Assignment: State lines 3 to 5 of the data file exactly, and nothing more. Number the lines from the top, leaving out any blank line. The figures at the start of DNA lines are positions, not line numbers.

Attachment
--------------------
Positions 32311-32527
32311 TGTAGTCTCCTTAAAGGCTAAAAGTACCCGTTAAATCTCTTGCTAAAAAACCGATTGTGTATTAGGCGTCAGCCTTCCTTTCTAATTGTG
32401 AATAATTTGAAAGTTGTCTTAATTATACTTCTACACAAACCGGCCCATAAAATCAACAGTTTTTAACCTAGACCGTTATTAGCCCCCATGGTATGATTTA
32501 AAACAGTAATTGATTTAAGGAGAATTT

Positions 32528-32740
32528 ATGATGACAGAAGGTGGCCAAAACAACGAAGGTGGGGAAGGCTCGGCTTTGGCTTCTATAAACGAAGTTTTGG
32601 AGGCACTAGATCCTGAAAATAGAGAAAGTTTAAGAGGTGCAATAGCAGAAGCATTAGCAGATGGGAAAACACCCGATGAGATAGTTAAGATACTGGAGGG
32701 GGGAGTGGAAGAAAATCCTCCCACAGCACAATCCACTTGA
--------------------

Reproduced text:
32401 AATAATTTGAAAGTTGTCTTAATTATACTTCTACACAAACCGGCCCATAAAATCAACAGTTTTTAACCTAGACCGTTATTAGCCCCCATGGTATGATTTA
32501 AAACAGTAATTGATTTAAGGAGAATTT

Positions 32528-32740